Australia has deployed troops to tackle “once-in-a-century” floods that have inundated houses, schools and airports in the country’s northeast, forcing hundreds to flee and bringing crocodiles onto the streets.
The Australian Defence Forces on Monday filled sandbags, deployed amphibious cargo vehicles and helped pluck flashlight-wielding residents from their rooftops, as monsoon rains drenched the northern state of Queensland.
Australia’s tropical north typically experiences heavy rains during the monsoon season, but the recent downpour has far exceeded normal levels.
The weather bureau warned of “dangerous and high velocity flows” along the Ross River after the flood gates were opened fully at the Ross River dam late on Sunday, releasing about 1,900 cubic metres of water a second.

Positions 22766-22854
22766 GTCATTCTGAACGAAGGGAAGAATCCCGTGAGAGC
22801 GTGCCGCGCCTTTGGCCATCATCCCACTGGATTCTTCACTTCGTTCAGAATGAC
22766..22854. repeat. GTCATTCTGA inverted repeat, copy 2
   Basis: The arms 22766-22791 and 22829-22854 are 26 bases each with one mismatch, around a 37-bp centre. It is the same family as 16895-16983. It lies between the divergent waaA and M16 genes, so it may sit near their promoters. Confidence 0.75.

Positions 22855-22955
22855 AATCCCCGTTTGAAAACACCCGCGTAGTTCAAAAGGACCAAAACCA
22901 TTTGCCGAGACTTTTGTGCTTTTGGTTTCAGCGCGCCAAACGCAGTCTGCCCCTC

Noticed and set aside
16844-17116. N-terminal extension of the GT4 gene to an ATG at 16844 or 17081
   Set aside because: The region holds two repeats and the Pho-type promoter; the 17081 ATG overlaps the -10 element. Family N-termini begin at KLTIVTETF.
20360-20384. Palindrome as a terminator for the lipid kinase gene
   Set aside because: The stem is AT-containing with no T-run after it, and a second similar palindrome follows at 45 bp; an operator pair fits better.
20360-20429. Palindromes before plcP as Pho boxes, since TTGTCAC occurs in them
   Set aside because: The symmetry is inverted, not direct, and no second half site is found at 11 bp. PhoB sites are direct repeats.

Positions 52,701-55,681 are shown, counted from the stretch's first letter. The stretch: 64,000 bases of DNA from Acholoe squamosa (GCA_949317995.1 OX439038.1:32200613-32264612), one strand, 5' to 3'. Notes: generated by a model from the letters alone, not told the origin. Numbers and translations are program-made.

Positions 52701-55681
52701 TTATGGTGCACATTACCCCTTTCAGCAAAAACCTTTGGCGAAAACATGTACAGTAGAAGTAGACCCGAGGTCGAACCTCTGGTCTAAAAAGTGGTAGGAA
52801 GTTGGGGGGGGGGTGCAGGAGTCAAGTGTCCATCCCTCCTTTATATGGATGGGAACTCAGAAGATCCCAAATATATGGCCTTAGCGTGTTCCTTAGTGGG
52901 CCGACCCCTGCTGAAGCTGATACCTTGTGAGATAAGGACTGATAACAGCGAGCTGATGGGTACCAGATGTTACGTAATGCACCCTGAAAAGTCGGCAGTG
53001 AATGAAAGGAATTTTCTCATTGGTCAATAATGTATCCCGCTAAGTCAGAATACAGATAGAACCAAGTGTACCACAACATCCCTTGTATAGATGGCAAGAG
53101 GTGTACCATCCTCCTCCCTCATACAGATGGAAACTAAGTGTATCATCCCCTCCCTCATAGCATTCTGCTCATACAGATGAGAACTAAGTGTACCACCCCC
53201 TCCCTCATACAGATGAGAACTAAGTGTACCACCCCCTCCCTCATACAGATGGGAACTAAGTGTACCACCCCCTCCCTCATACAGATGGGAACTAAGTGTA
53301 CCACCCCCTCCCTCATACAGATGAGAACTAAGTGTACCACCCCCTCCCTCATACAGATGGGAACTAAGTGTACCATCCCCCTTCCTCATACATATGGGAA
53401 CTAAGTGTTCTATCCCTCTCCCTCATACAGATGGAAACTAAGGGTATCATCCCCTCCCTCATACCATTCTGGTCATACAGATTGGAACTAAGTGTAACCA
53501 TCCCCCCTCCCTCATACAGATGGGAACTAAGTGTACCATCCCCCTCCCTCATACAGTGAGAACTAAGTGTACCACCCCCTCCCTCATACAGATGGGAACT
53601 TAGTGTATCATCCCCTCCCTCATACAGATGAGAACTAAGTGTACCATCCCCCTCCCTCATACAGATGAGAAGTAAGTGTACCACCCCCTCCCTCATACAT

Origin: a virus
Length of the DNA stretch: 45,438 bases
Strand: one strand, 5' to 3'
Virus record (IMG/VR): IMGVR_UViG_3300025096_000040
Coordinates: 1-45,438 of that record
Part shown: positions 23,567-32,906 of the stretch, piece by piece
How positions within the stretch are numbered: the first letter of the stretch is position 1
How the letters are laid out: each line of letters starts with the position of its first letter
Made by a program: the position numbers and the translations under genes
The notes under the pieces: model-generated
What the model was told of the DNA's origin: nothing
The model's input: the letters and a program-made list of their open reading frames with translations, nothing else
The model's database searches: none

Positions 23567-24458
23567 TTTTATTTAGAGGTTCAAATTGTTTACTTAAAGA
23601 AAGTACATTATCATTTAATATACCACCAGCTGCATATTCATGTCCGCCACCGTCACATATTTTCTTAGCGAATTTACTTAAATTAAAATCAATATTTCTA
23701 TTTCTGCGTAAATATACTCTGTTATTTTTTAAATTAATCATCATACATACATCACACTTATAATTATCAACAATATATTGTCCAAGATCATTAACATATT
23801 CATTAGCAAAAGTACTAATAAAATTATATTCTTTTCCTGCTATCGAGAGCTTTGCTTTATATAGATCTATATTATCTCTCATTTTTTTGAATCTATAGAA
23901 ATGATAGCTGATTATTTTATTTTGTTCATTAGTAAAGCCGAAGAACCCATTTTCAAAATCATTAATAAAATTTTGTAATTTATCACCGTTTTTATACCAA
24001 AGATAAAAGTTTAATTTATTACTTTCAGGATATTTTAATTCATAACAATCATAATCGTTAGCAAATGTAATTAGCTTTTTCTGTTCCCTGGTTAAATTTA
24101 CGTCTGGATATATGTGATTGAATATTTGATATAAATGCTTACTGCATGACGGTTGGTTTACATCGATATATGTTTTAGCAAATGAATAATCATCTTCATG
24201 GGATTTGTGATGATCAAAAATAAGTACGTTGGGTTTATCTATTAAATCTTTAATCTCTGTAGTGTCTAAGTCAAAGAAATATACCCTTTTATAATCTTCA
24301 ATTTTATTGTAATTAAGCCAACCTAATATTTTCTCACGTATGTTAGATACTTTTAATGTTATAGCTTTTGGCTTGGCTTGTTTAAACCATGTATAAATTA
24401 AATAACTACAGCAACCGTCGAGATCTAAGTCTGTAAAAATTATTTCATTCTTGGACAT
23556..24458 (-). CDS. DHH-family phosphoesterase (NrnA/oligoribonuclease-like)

Even after the release, as of Monday morning, the dam was still at 229 percent capacity, holding about 532,000 gigalitres of water, or roughly as much as Sydney Harbour.
“We’re hoping to see an easing trend from tomorrow,” bureau spokeswoman Jess Gardner said, adding that the rains could move further south, towards Mackay, a major coal exporting area.
More than 1,100 people have called the emergency services for urgent help, according to Annastacia Palaszczuk, the state premier.
Schools and courts remain closed, more rain is on the way and emergency warnings still in effect for more than a dozen rivers, with winds expected to gust at up to 100km an hour on the coast.
Up to 20,000 homes are at risk of being inundated if the rains continue, according to officials.
“It’s basically not just a one in 20-year event, it’s a one-in-100-year event,” said Palaszczuk. “This is unprecedented, we’ve never seen anything like this before,” she said.